Getting Data In

How to use single inputs.conf across multiple forwarders with different set of monitored directories?

Path Finder

Hi All,

Is it possible to configure inputs.conf in such a way that universal forwarders running on different hosts can read the same file but scan a different set of directories? As an example, we want to create 1 inputs.conf with 3 stanzas . Now we want 3 different forwarders to read the same inputs.conf but monitor data from 1 directory each.
In other words, is it possible to link directory stanzas in inputs.conf with particular forwarders?

Our actual use case is given below:
We have a NFS mounted log directory having ~2000 subdirectories. We want to split the load across 4 universal forwarders with each forwarder scanning ~25% of the sub directories. We want to avoid managing 4 different inputs.conf files. Is that possible?

Path Finder

There is no way to do what you want by just using one inputs.conf file. The closest I could think of would be to have one primary inputs.conf app that defines all the monitoring stanzas and disables them, and then a set of secondary inputs.conf apps, each assigned to just one forwarder, that just enables the appropriate stanzas for that forwarder. But I don't recommend doing that, as it's just another layer of complexity to manage (so now when you change something you have to change it in at least two places instead of one).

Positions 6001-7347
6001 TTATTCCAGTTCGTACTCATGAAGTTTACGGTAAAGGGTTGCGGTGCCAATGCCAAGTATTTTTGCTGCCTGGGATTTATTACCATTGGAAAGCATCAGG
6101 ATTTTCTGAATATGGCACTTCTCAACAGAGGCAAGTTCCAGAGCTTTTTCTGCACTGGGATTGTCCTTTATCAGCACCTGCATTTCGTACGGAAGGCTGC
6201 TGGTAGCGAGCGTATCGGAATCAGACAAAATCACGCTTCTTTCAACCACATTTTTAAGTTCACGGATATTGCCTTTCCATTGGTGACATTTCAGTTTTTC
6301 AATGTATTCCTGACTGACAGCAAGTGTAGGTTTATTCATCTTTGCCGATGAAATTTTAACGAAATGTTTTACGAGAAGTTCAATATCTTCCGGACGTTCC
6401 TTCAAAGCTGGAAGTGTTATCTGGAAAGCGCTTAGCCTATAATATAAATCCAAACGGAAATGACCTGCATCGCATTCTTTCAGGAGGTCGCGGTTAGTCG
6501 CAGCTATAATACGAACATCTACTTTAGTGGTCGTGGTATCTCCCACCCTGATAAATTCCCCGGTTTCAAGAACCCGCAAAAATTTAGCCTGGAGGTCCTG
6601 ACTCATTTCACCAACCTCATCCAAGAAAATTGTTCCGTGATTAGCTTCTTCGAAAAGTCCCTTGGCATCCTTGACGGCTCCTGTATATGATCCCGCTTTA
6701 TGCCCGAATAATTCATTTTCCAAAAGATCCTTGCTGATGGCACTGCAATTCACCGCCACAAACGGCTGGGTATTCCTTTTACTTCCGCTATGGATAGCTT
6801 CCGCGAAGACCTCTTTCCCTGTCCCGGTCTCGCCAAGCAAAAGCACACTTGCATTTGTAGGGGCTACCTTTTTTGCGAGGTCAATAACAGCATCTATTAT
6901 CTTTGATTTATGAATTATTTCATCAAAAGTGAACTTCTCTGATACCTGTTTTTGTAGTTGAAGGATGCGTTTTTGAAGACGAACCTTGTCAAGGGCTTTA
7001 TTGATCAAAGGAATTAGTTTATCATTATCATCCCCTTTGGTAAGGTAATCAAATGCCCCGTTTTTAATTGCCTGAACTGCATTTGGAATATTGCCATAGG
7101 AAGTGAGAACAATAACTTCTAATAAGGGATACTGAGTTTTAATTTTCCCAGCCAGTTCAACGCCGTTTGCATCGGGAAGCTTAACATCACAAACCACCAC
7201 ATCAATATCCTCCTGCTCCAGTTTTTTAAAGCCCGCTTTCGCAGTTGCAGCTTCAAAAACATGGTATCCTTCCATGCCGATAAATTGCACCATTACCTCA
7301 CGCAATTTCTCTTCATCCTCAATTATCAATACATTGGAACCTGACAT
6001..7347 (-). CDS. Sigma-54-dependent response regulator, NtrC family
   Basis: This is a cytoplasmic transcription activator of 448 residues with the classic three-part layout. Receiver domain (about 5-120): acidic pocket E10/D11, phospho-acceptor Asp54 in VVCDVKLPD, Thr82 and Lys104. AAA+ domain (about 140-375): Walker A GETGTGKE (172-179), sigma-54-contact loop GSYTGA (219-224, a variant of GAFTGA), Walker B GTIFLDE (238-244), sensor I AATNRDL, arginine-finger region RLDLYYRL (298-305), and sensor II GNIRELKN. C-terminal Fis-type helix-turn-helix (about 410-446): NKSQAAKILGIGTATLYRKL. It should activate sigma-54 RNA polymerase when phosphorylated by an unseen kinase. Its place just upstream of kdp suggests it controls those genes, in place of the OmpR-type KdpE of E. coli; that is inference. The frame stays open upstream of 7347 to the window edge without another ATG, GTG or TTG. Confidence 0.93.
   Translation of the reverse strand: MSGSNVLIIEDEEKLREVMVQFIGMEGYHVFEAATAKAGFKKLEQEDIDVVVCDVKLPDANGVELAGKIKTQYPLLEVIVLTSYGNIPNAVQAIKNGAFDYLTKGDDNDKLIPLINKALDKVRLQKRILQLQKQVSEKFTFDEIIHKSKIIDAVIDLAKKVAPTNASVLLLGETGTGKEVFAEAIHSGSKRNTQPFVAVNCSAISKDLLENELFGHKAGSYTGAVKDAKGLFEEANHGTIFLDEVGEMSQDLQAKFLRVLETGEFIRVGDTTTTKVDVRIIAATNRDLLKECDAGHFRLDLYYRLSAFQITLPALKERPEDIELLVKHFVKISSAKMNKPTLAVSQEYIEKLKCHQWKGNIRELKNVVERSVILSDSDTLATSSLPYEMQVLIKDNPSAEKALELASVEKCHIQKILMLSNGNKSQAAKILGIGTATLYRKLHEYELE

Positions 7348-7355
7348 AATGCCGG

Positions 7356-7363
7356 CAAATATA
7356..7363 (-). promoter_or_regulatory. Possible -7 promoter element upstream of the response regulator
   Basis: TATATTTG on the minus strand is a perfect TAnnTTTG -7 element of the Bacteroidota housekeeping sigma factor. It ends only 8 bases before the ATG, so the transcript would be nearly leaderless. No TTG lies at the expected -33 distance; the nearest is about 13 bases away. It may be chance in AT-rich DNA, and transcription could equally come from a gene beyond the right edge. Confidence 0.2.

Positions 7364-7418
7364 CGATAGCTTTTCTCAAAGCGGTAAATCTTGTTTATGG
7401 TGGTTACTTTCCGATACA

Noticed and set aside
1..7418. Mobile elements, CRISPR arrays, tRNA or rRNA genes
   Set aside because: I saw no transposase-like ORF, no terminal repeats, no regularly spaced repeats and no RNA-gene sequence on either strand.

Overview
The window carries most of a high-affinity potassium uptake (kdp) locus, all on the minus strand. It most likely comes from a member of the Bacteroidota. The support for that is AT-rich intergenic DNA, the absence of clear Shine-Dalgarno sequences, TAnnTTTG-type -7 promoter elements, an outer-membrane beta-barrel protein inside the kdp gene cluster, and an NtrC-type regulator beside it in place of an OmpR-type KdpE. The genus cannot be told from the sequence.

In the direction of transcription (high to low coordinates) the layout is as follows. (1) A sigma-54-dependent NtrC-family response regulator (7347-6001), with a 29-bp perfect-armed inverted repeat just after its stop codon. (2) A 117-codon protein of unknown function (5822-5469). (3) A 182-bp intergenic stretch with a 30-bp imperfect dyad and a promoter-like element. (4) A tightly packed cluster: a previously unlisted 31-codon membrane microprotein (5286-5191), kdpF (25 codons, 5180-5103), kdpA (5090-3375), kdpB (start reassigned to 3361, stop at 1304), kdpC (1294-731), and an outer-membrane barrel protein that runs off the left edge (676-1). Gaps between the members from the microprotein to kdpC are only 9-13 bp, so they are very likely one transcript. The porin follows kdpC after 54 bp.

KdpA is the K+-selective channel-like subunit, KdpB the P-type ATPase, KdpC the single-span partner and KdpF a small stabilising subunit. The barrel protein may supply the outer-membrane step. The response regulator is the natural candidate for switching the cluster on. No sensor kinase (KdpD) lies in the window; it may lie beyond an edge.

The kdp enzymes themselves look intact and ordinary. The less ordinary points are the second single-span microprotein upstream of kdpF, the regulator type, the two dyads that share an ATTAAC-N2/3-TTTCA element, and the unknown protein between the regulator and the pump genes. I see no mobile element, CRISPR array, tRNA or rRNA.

In the past, when I've had the need for very complex inputs.conf configurations, with hosts collecting data on behalf of thousands of other hosts, I've had a lot of success with building a spreadsheet that tracked all my inputs and then a Python script that processed the spreadsheet into the inputs.conf file(s) I needed. This had major benefits: I was just editing things in one place (the spreadsheet), which was a lot easier to read, sort, and search than an inputs.conf file; if I needed to change the way things were broken up, I could make the change in the Python script and have it automate the changes downstream; and much lower typo risk. I highly recommend this approach.